Manchester: An Underrated City and Remaining Festivals of 2015

London often overshadows the bulk of cities in the UK because of its global appeal, the city being recognized as the business capital of the world, and its eclectic mix of cultures. However, there are many cities in the UK that showcase the same creative juices on a slightly smaller scale.

Manchester is one of those cities. Renowned for its rich music history as well as sports teams, Manchester is also home to highly regarded museums, theaters and art galleries. The city also hosts many annual festivals, which are attended by millions.

Below is a run through some of Manchester’s most interesting festivals that are still to play-out in 2015 and to keep an eye out in upcoming years.

Manchester Food and Drink Festival – September 10-21, 2015

Just on the fringe of the city, a group of likeminded individuals started a food festival to reshape how the rest of the UK perceived the culinary industry in the city. The festival, which will be held between September 10-21, this year, will culminate in a “glitzy awards ceremony at Manchester town hall on September 21 celebrating the best food at the festival.”

Also, featured at the festival are various bake-offs, keynotes from leading chefs, and an ice cream banquet among other various quirky offerings from this independently run event. For more information and ticket pricing, you can visit their website here.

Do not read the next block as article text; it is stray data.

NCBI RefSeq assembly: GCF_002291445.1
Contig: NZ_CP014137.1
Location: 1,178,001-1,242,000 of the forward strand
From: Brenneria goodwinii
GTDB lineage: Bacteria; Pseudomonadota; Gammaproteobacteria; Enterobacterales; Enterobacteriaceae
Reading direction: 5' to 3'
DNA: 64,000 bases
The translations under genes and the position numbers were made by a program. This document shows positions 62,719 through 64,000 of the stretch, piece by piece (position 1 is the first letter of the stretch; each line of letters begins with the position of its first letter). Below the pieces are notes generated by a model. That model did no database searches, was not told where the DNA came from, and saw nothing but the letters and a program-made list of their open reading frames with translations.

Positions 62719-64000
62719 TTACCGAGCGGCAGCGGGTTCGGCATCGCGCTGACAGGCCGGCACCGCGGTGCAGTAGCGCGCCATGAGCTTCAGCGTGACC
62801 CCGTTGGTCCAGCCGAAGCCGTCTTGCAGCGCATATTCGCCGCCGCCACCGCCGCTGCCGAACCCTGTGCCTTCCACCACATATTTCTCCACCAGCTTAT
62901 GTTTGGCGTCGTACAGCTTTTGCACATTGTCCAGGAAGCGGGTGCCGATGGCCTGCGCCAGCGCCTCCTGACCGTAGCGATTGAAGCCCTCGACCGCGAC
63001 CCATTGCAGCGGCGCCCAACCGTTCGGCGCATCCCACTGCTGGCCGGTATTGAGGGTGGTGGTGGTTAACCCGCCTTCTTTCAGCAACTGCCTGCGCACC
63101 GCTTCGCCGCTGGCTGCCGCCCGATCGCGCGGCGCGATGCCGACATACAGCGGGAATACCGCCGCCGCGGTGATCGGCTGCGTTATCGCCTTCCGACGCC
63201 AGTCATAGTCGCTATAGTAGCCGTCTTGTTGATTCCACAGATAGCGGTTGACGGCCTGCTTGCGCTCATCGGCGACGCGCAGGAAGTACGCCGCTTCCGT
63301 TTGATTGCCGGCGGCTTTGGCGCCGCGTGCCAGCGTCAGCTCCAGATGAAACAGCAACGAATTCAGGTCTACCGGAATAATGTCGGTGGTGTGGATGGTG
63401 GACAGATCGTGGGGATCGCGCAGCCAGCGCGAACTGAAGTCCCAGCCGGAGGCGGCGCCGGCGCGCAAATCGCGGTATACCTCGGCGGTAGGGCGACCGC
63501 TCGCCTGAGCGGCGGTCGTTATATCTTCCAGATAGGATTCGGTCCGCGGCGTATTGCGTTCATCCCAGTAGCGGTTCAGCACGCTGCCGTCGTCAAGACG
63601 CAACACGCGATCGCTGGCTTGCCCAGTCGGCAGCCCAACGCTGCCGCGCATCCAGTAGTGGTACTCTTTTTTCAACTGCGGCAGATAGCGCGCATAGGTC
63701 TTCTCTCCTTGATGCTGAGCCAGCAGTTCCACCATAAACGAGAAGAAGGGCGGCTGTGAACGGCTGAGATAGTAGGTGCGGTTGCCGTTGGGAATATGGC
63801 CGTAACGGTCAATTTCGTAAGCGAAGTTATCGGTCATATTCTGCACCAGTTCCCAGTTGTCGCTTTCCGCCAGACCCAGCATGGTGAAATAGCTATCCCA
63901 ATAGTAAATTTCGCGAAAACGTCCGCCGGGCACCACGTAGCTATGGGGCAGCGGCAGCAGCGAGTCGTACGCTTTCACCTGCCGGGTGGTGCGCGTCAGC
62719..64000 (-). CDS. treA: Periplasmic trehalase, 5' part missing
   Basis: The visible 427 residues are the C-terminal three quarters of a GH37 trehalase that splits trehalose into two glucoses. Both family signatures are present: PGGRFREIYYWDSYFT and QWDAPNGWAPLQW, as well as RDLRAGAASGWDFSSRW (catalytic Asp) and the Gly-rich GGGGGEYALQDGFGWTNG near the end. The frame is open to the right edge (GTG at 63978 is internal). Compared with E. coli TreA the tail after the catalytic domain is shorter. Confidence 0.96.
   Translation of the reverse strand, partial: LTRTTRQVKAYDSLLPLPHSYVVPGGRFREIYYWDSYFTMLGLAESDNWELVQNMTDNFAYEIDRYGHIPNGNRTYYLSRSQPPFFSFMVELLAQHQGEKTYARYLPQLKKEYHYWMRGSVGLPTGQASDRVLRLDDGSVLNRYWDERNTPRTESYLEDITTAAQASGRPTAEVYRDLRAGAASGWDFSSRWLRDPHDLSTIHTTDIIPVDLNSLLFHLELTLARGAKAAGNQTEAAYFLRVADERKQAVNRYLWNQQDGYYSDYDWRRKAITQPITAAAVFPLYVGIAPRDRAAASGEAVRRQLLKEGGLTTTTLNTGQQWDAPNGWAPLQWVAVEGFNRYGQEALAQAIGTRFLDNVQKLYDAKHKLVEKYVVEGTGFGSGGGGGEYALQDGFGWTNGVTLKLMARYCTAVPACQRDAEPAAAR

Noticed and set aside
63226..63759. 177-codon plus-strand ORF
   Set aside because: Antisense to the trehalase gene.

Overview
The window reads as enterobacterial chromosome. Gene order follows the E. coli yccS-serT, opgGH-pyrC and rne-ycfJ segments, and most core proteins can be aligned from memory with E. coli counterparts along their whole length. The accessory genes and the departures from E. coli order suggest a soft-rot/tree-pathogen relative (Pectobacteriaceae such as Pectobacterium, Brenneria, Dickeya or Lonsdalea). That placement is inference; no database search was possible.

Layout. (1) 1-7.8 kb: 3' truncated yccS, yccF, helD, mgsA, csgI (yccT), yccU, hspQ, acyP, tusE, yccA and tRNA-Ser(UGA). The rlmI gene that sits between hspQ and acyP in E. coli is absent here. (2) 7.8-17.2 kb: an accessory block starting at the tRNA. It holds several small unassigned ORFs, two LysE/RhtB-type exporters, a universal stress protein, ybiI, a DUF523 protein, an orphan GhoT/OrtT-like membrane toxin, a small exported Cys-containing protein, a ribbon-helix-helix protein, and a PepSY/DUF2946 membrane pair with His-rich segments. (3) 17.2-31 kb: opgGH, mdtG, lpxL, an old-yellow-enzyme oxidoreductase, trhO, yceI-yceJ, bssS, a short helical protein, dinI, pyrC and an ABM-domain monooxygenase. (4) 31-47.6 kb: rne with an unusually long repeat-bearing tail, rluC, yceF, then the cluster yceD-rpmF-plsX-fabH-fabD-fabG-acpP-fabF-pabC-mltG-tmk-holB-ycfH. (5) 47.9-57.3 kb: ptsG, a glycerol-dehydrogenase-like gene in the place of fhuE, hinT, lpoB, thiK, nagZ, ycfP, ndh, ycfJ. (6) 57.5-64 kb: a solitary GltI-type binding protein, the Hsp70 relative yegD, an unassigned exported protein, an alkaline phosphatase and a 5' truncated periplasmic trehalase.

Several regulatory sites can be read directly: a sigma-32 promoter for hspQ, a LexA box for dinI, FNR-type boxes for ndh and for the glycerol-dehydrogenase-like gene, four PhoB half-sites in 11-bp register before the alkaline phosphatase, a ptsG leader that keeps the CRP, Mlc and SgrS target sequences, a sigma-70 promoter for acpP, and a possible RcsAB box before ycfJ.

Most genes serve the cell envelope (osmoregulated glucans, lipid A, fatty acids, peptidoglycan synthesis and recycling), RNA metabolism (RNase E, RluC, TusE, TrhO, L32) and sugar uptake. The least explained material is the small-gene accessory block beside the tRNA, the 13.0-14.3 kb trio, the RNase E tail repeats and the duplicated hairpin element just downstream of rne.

Ramsbottom Festival – September 18-20, 2015


As a weekend of musical shenanigans, Ramsbottom Festival is held at Ramsbottom Cricket Club in Manchester. The festival has made a name as a very family-friendly environment, which is rare for most UK music festivals. It’s also a good breeding ground for creative minds with many arts and craft stalls, play areas for children, and locally sourced independent food stalls.

This year’s lineup includes bands like iconic Scottish band The Proclaimers, Space Monkeys, Houdini Dax, Black Rivers, Sundowners and Sweet Billy Pilgrim. Tickets are pretty cheap in comparison to the majority of UK music festivals with adult weekend tickets priced at £60 and children from £19-16 with under-6s allowed in for free.

Traveling to Manchester

Manchester Piccadilly station, notice the Victorian Roof – the iron work is pretty much original.

Manchester is accessible via train from London as well as buses. For the most part the bus services run 24-hours a day with the trains running from 6am through to around 9pm. Traveling to Manchester via train from London will take you just over two hours from London Euston train station.

An alternative form of transport is via airplane. Manchester airport is one of the biggest in the UK, and is renowned for being extremely efficient, and services flights from all around the world. It also has “trains that run 7 days a week through national train operators,” which mean getting to the city center from the airport is extremely easy and cost effective.

Have you ever been to Manchester? Do you recommend any places to visit?

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